Thursday, 14 February 2013

The Haligonians Klezmerizer: Ben Caplan at Quai des Brumes

Ben Caplan at Quai des Brumes

The Haligonians Klezmerizer | Vino

I knew Ben Caplan was going to be quite the character, going into the show, but I still wasn't prepared for the sheer magic of what awaited me...

Upon walking into Quai des Brumes, I notice framed arches and stained glass decorating the interior of the bar. The excited buzz in the cozy room is undeniable. Everyone seems to be in a good mood, relaxed and unwinding with friends in anticipation of what is sure to be a great show. A focused, humble-looking Ben Caplan weaves through the crowd, dressed in a pink button-down, beige pants tucked into thick woollen socks, and worn leather loafers. (He later reveals that he saves his pink shirts for our great city, where he believes he can really get away with it). As we approach the 9:30PM mark, people gather around every table, and fill every empty space between the main doors and the bar at the back of the room. 

The Jimmyriggers open, though the four-person band has been stripped down to David Pearce and a harmony vocalist Laurel Jackson for the night. An excited chatter pervades the room even as they begin their set, but the crowd quickly falls silent, entranced by the sweet, sad lyrics, as well as the beautiful blending of David’s rasp with a smooth, female croon. The first two songs they play are decidedly country, but the third song introduces a blues-y spin that lingers for the rest of their set, as they sing about lost romance and leaving jobs. Recognizing his position as an opening act, David honourably riles the crowd's excitement for Ben Caplan. Not before jokingly adding "How thrilled I am that you all came out to see me. This is the biggest audience I've ever played for. We'll that's not true, I'm actually part of an awesome band!"

When Ben Caplan hops on stage, the room is filled with great energy and anticipation. Ben throws his guitar strap over his shoulder and growls a rousing “Salut Montreal!” into the mic, getting an enthusiastic roar from the crowd. With his thick-rimmed glasses, striped blazer, and majestic beard, his appearance is intimidating, but his presence is warm and effortlessly charming (and I do mean effortless. During our pre-show interview, he propped himself up against a wall while he answered questions, looking more at ease and debonair than this writer probably ever could).

He opens with “Birds With Broken Wings”, a song full of his signature wailing and drawled words. He stomps along firmly, and vibrations resonate through to the back of the room. Next up is “Southbound”, a song with wonderful instrumentation on the EP, I worry if it will lack dimension since Ben’s here "sans" band. I am quickly proven wrong, of course, as Ben puts forth a great performance with nothing but that gravelly voice and sunburst guitar.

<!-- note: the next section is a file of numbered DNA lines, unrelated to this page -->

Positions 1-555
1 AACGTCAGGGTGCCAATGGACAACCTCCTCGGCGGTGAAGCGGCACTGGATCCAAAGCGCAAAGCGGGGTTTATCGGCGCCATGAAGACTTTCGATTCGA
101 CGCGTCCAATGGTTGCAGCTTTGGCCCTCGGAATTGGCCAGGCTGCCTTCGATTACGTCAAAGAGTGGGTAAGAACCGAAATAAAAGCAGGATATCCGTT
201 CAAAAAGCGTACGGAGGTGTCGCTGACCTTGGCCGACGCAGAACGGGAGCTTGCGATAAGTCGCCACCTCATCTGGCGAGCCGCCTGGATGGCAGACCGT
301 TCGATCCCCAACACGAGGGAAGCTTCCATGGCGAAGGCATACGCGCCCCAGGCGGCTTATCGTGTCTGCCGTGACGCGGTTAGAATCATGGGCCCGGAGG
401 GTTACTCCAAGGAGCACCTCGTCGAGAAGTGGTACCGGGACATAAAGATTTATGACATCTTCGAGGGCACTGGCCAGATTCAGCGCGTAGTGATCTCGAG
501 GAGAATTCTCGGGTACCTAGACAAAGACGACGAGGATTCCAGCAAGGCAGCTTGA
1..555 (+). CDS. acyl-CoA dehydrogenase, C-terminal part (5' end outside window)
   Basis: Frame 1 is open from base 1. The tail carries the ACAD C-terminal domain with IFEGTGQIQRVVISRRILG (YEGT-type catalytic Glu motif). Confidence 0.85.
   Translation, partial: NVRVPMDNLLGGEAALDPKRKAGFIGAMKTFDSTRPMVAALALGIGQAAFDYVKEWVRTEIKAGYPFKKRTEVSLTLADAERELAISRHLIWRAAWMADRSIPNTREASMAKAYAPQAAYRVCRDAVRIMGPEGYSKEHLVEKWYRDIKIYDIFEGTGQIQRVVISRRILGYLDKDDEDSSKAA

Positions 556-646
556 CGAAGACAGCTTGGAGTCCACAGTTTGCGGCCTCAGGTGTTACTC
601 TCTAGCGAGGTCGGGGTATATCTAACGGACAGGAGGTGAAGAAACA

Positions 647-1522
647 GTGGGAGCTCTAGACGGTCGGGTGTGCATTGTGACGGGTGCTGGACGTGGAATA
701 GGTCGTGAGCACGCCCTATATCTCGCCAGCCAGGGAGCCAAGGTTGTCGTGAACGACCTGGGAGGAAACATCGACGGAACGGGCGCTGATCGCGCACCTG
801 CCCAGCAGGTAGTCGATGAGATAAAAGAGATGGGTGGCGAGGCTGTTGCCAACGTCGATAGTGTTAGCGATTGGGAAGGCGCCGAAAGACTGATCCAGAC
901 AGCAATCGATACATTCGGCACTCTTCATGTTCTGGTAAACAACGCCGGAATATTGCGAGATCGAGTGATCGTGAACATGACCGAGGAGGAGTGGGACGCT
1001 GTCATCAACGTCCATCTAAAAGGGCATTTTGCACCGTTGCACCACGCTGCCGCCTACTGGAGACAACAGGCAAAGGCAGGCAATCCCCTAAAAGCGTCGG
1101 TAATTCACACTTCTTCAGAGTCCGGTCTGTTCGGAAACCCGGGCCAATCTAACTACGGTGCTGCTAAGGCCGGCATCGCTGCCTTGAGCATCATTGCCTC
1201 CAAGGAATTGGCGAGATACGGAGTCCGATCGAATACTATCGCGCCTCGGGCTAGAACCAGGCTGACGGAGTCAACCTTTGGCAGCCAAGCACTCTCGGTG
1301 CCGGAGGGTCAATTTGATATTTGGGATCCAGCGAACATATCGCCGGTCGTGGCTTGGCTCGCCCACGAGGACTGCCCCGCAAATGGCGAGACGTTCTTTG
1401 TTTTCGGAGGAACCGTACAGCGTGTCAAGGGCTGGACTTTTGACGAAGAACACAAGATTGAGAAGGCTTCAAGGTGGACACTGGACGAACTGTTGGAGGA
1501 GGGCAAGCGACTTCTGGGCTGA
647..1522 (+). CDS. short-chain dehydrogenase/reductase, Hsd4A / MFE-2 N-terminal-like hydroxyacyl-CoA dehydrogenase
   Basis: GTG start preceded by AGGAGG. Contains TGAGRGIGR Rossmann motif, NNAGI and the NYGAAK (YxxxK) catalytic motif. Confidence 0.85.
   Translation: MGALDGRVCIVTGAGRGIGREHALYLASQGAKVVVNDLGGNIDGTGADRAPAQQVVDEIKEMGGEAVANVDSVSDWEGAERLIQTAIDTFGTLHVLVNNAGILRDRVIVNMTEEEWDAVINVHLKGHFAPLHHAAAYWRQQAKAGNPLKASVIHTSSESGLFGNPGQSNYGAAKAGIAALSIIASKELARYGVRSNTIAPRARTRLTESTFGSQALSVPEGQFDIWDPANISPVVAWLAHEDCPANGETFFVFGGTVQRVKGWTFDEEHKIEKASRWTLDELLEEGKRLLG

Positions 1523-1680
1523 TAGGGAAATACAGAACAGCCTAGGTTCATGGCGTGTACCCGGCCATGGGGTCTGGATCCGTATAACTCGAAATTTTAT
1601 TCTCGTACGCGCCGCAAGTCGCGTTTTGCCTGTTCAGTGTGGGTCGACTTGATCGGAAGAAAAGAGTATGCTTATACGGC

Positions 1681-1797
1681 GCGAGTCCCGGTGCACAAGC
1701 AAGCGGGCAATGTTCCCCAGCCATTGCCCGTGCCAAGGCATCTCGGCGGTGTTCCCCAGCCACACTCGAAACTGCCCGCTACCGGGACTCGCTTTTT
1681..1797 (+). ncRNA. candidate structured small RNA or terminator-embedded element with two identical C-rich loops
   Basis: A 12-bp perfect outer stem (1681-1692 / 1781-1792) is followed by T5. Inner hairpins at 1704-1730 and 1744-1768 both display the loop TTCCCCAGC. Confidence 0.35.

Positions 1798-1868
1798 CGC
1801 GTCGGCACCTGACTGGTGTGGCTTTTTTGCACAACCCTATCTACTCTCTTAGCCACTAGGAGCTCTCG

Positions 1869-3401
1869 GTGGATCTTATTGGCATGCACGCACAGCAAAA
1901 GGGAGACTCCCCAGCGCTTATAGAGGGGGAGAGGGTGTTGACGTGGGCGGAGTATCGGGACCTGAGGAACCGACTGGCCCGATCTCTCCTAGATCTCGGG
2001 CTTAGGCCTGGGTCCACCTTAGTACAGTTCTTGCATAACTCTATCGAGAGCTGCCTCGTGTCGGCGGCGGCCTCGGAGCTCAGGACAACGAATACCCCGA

Ben introduces his next song, “I’ve Got Me a Woman” and jokes about YouTube changing the game when, despite this track being unreleased, the crowd recognizes the title and cheers excitedly. This one’s a sing-along, and the audience is shockingly impressive in how confident and pleasant their collective sound actually is. I take a moment to look around, and people are smiling as they sing, swaying with their eyes closed. It’s ethereal moments like this, in which everyone is lost in the music that take a show from being great to amazing.

Ben takes a sip of a cloudy beverage before sitting down at the keyboard and revealing that his solution to fighting off the flu is “Jameson, lemon, water, and a shitload of Tabasco”. His next few songs are slower, and kind of smoky, with a little growl sneaking into his words. Coming from a background of Theater and Philosophy, Ben’s energy is explosive even when he’s sitting at the keyboard, and his songs hint at a thought-provoking darkness. When asked about where he draws his inspiration, he says, “I try to be open to inspiration wherever it might find me. Just walking around the city, I keep my eyes open to whimsical characters. I also watch movies, documentaries, and read vociferously, to pick up ideas in books”.

The bearded musician gets up and picks up his guitar again, pausing to comment on the “amazing culture of Montreal, that the rest of Canada is sinfully ignorant of”, before throwing himself into a wild, frenzied rendition of “Stranger”, complete with klezmer vocal runs. The crowd is so captivated that they engage in a “call and answer” game with Ben.

Ben wraps up the show with a duet, joined by Taryn Kawaja. The two of them squeeze onto the same seat before the keyboard, and play a lovely untitled piece that juxtaposes the depth of his voice with the softness of hers. It’s beautifully intricate, and as Ben remarked during our interview, “things are becoming more complex as (he’s) going”. The song he wrote when he was 13 (“Rest Your Head”) was much simpler than the newer work he’s sharing today.

Called back for an encore, Ben plays “Drift Apart” (“I’ll be taking requests all night! As long as you buy us alcohol”, he jokes), a beautiful, striking song about a one-sided breakup and the painful resignation involved in losing someone you’re not ready to let go of. It’s much softer and less theatric than a lot of his songs, and really stands out in a sincere, understated way.

Ben Caplan is a spirited performer with undeniable energy. He has very quickly garnered a lot of attention and praise, to which he says: “That’s what I’ve been working towards. My goal isn’t fame or fortune, it is to do what I like to do, which is performing and writing. And to be able to hold a captive audience every night I play a show…what a blessing”. This man is as humble as he is talented.

And as for the beard? “Started out of laziness more than anything, I’ve just been rolling with it.”
B.C. at Quai Des Brumes
Talking with Hot Soupe

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